No. 50: Human whitelists, 3-D organs and the kids are overrated

A good start to the week, everybody and a welcome to new readers including Jim, James, Tasha, Allan, Joe, Joseph, Cindy, Ed, Harry, Michael, Vinny, Tony, Walter and many more. Remember: We’re always on the hunt for story ideas, trends, promotions, criticisms and corrections via

HAVE APPS RUN THEIR COURSE? Last year was a very good one for startup funding, with investments climbing 62 percent to more than $47B. The big winners: biotech and pharma, in part because Obamacare has increased the customer pool so significantly. And, while apps seem to get the headlines, they haven’t done so well with the dollars. TechCrunch

SO I’M ABOVE AVERAGE … ON SURFACE AREA: Interesting piece in The Times about improvements in calculating the number of cells in the human body, which researchers now estimate at 37.2 trillion. More interesting is science’s description of the “standard human being,” a 30-year-old weighing 154 pounds, standing 5 feet 7 inches tall and possessing a body surface area of 20 square feet.

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WHITELIST ME: Are You A Human, a Detroit-based startup looking to replace CAPTCHA, the verification system on most websites, is compiling a Verified Human Whitelist that tracks users across more 1M websites while collecting hundreds of “fingerprinting” metrics. After a user has repeatedly been verified as human, they’re added to the whitelist and re-verified on a daily basis. Investors, including NYC’s MDC Partners, love it. Xconomy

BOOTED: Louis Shoe Rebuilders, a mainstay on the ground floor of the Empire State Building since it opened in 1931, is getting the heave-ho. The Post reports the firm’s lease will not be renewed. “It’s terribly disrespectful,” said owner Beatrice Barbieri, who plans to shutter the business instead of moving.

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TALK ABOUT PERSONALIZED MEDICINE: Doctors are now able to study 3-D printed versions of your organs before making the first incision. And what they see before going in sometimes changes everything. Smithsonian

VIRTUALLY FUNNY: Stephen Colbert doesn’t go back on the air until September, but he’s keeping in touch with his audience via a website and new app for iPhone, Colbr, that allows him to continue his mission of “making light of things and enjoying the insanity of the world around us.” NYT

ROYAL PIED-A-TERRE: Queen Elizabeth paid $7.9M for a three-bedroom, 3.5 bath apartment at 50 United Nations Plaza, presumably for use by her grandsons, the Real Deal reports.

A WEIGHTY DECISION: A victory for Port Jefferson-based startup Nomorobo last week as the FCC agreed to new rules that allow carriers to block unwanted robocalls and texts. Founder Aaron Foss and others have lobbied the agency for months, with Foss delivering 250 pounds of complaints from consumers. More on how it all affects his business plan. Innovate

BIO BOOSTERS: The Long Island Bioscience Hub is gearing up to award $8.4 million in grants to local startups bringing bio-medical breakthroughs to market. The hub, which links Stony Brook University and the Cold Spring Harbor and Brookhaven labs, will for the first time use industry heavyweights – GE, Pfizer and Novartis among them – to guide the funding process. Innovate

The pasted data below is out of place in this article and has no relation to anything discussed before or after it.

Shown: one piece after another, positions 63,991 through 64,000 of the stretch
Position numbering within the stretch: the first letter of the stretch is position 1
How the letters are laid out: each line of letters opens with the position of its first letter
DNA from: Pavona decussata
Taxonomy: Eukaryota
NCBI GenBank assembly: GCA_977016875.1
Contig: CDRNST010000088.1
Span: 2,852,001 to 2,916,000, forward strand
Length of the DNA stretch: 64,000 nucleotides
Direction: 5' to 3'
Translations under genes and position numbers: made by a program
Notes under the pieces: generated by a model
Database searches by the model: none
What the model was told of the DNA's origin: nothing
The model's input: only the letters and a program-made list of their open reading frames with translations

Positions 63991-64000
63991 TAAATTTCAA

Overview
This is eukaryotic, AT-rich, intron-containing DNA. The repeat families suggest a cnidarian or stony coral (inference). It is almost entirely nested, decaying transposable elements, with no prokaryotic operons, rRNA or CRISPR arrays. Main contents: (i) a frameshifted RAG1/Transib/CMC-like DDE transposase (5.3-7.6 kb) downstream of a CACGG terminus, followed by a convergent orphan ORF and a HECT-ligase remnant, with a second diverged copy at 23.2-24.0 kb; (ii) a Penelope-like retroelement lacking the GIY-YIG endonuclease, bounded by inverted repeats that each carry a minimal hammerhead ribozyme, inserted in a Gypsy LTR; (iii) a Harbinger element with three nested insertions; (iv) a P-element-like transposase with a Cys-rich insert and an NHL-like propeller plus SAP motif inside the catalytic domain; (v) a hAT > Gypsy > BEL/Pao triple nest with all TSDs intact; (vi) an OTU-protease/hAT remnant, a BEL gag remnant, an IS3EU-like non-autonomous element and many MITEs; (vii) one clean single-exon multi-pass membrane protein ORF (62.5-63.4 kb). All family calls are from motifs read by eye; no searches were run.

THE DEBRIEF: With campuses in Brooklyn and Brookville, LIU President Kimberly Cline gets to take on innovation and entrepreneurship from both an urban and suburb perspective. It’s all about experiential learning, incubating good ideas and promoting the vital link between us and NYC. And then there’s LIU Global. Innovate

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THINK BIG BUT DON’T ACT LIKE IT: McDonald’s announcement this week that it will, for the first time, shrink the number of its U.S. restaurants while focusing on smaller operations overseas offers startups an important lesson on what size can do to nimbleness. Especially when dealing with Millennials. Innovate

However: Market research firm Forrester put out a report in April titled “The Kids Are Overrated: Don’t Worry About the Millennials.” It noted that consumers in their 20s are overwhelmed with educational debt and that baby boomers are more affluent and bigger spenders, unhip though they may be. Bloomberg

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CLICKED IN: Top click throughs from last week’s newsletters include the Debrief with Mitch Maiman, the Startup NY Damage Control Tour and Joe Ferraro’s smart cap for breaking into medicine bottles.

SOFTWARE SHORTAGES: Long Island software companies have the hardest time finding Web and app developers with at least four years of experience. And while Long island universities continue to crank out grads with applied science degrees, demand outpaces supply. Newsday’s Victor Ocasio

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Compiled by John Kominicki. Thanks for reading.